When these issues are bought up (along with many others) the usual refrain is “if you don’t like it, just buy something else” but the problem is that firstly we’re in a duopoly (it would have been nice for Windows 10 Mobile to be successful but alas here we are) but the best argument against that would be what took place during the DOJ vs Microsoft trial when Microsoft tried to make the same argument when claiming that they had competition in the PC operating system market and then pointed to macOS but like the situation (which was raised by the DOJ) with smartphones, it requires having to invest into a whole new device not to mention if it is moving from android to iOS (or vice versa) requires the repurchasing of software (assuming it is available) not to mention dealing with a subpar integrated experience (Android not supporting iCloud’s CardDAV, CalDAV etc). Such obstacles do not making moving between platforms frictionless – the longer one has been investigated into a given ecosystem the more difficult it is to move out of it and with the role of cloud computing and the integration of the device into the cloud then it makes it all the more difficult to move (I’m trying to move my password saved in Keychain over to Chrome – over 40 passwords, think of the average person, I doubt they have the patience I do).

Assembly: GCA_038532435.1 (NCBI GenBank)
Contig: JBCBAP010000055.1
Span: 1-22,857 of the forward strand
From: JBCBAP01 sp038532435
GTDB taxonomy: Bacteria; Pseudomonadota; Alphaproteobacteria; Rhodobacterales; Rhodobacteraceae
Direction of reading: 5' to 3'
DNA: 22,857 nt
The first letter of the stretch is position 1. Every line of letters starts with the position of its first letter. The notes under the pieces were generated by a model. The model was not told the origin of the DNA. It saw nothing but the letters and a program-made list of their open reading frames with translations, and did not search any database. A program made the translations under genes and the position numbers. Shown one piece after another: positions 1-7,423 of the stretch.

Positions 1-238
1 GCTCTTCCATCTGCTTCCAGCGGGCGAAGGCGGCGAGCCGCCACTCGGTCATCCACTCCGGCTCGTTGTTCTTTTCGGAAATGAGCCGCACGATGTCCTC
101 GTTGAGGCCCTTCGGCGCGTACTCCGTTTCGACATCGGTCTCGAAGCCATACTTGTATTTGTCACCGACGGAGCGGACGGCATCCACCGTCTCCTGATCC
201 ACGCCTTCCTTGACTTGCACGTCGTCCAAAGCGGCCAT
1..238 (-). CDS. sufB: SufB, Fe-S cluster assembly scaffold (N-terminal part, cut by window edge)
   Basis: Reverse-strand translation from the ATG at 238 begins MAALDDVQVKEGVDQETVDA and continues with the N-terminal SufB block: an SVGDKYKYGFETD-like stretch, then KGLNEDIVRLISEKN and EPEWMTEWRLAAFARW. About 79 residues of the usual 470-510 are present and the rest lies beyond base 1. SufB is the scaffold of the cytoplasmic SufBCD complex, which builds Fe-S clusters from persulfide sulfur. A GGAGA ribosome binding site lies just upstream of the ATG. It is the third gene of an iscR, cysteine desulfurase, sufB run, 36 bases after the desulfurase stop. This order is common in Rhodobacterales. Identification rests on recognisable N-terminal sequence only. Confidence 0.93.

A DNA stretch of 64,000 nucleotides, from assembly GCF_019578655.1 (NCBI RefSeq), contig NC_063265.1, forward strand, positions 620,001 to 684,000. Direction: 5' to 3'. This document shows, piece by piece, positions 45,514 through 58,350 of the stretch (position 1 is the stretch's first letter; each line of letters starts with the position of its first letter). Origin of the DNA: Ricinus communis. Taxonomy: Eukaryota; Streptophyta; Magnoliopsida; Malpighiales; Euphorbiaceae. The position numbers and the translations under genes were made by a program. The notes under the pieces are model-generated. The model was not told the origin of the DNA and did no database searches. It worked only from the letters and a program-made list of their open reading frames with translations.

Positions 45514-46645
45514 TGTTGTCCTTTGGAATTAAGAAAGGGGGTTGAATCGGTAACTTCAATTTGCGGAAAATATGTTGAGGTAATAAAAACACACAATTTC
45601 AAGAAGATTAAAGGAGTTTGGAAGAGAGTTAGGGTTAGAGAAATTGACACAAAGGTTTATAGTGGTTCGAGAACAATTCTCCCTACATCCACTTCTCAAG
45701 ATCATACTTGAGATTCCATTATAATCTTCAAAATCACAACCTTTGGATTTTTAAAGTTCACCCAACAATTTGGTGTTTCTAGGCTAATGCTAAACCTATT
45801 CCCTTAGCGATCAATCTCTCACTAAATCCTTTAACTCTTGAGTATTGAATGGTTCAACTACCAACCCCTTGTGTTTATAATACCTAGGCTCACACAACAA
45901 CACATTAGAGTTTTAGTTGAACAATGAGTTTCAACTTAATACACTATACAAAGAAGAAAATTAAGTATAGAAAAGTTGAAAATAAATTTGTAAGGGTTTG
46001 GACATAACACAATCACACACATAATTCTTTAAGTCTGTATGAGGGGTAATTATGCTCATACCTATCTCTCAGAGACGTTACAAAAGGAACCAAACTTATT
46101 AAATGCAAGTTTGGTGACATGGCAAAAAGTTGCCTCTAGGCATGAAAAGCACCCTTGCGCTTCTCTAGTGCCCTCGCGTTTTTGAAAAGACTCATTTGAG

Part of me wished an investigation was also done between Google and its used of it’s services as leverage to maintain Android’s monopoly on ‘generic’ smart phones through their refusal to provide their applications for the Windows Phone/Windows Mobile – Imagine if application vendors were more forth coming with providing their software on the platform then consumers would have a viable third option. Imagine if it were take step further, you buy an Android but change your mind so instead you hook it up to a computer via a USB cable, download an application from your handset vendor then within an hour you have Windows 11 Mobile on your phone ready to be used. Sigh, yeah, I rage about the application vendors not supporting the platform but it wasn’t helped when Microsoft reset the platform multiple times till eventually even Microsoft were confused as to the direction they wanted to take it in.